WVU Children’s Hospital encourages parents to learn about the Period of PURPLE crying

April is National Child Abuse Prevention Month

MORGANTOWN, W.Va. – There comes a point in the life of every baby when he or she will cry more than at any other time. Experts at WVU Children’s Hospital are encouraging all parents to educate themselves on the Period of PURPLE crying and how to cope with this difficult stage of infant development.

“PURPLE crying is often described as colic, which is confusing and concerning for parents because it sounds like an illness or that something is wrong with baby, when in fact the baby is going through a very normal developmental phase,” Christine Haufe, R.N., community health nurse clinician at WVU Children’s Hospital, said. “Parents often think something must be wrong and can check with baby’s doctor to see if there is some reason for the crying. However, during this phase of a baby’s life, they can cry for hours and still be healthy and normal.”

The acronym PURPLE is used to describe the characteristics of an infant’s crying during this phase. The word “phase” is important because it tells parents that it is only temporary and will come to an end. While some cry more than others, all babies go through this phase.

The letters in PURPLE stand for:
  • Peak of crying – The baby may cry more each week - the most at 2 months, then less at 3-5 months.
  • Unexpected – Crying can come and go, though parents may not understand why.
  • Resists soothing – Babies may not stop crying no matter how parents try to soothe them.
  • Pain-like face – A crying baby make look like he or she is in pain, even when that is not the case.
  • Long lasting – Crying can last as long as five hours a day or more.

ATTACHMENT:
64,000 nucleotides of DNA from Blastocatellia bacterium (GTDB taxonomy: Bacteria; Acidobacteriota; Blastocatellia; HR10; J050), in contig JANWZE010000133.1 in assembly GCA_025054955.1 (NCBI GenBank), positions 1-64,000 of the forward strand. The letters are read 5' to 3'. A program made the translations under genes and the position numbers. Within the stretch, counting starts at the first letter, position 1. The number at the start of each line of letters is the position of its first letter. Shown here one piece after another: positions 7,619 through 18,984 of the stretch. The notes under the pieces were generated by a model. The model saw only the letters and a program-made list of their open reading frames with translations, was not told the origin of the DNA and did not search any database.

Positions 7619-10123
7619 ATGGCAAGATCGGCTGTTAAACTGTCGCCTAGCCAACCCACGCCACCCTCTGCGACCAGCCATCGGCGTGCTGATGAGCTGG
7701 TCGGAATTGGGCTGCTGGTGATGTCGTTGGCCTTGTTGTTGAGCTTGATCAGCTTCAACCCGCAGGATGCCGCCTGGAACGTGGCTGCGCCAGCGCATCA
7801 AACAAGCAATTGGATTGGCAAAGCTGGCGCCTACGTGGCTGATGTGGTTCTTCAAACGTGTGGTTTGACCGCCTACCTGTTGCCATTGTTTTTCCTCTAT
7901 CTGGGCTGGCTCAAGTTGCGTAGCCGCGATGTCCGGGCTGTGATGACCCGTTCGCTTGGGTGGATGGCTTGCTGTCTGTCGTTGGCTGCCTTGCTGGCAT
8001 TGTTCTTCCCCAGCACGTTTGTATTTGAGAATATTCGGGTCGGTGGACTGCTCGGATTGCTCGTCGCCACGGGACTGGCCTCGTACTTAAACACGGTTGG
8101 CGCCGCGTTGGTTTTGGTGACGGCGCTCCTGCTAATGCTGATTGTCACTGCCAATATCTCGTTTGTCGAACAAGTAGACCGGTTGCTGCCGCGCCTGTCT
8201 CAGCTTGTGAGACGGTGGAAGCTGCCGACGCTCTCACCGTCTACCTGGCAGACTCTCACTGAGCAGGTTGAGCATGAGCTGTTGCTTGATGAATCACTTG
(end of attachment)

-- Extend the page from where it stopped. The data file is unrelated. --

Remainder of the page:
• Evening – Babies may cry more in the late afternoon and evening.
“Not all babies will experience all of these features. If you have a relatively quiet baby, then you might not notice that the amount of crying follows a peak pattern. You may notice some crying that cannot be soothed, some evening clustering, and some crying that reminds you of pain, but you may not notice the peak or the prolonged crying as much. And, that’s fine,” Haufe explained. “Any one of these features, or any combination of them, can be frustrating if parents do not expect them. Parents should stay calm and try to soothe baby by carrying, comforting, walking with, and talking to baby. Sometimes, parents will be able to stop the crying, but not always.  If parents get frustrated, they should place baby in a safe place, such as a crib, and take a few minutes to calm down.”

A crying baby should never be shaken. Most of the time, shaken baby syndrome occurs when a frustrated caregiver loses control with an inconsolable, crying baby. Shaken baby syndrome is a serious brain injury. One out of 4 babies that are shaken will die. However, the other three babies will need ongoing medical attention for the rest of their short lifespans.

Shaking a baby is dangerous for two key reasons. First, a baby’s neck is too weak to support his or her heavy head. Consequently, when shaken, the head flops back and forth, causing serious brain injury. And, second, a baby’s brain and the blood vessels connecting the skull to the brain are fragile and immature.

Parents of babies born at WVU Children's Hospital or admitted to the Neonatal Intensive Care Unit receive Period of PURPLE Crying education, a DVD, and booklet prior to discharge.

“It’s important to remember that crying is how your baby talks to you, and sometimes healthy babies will cry for no reason,” Haufe said. “All parents and caregivers need to be aware of this normal period of infant crying and should watch the DVD in the first days after baby is born.”


For more information:
Angela Jones-Knopf, News Service Coordinator, 304-293-7087
ajk: 03-21-14

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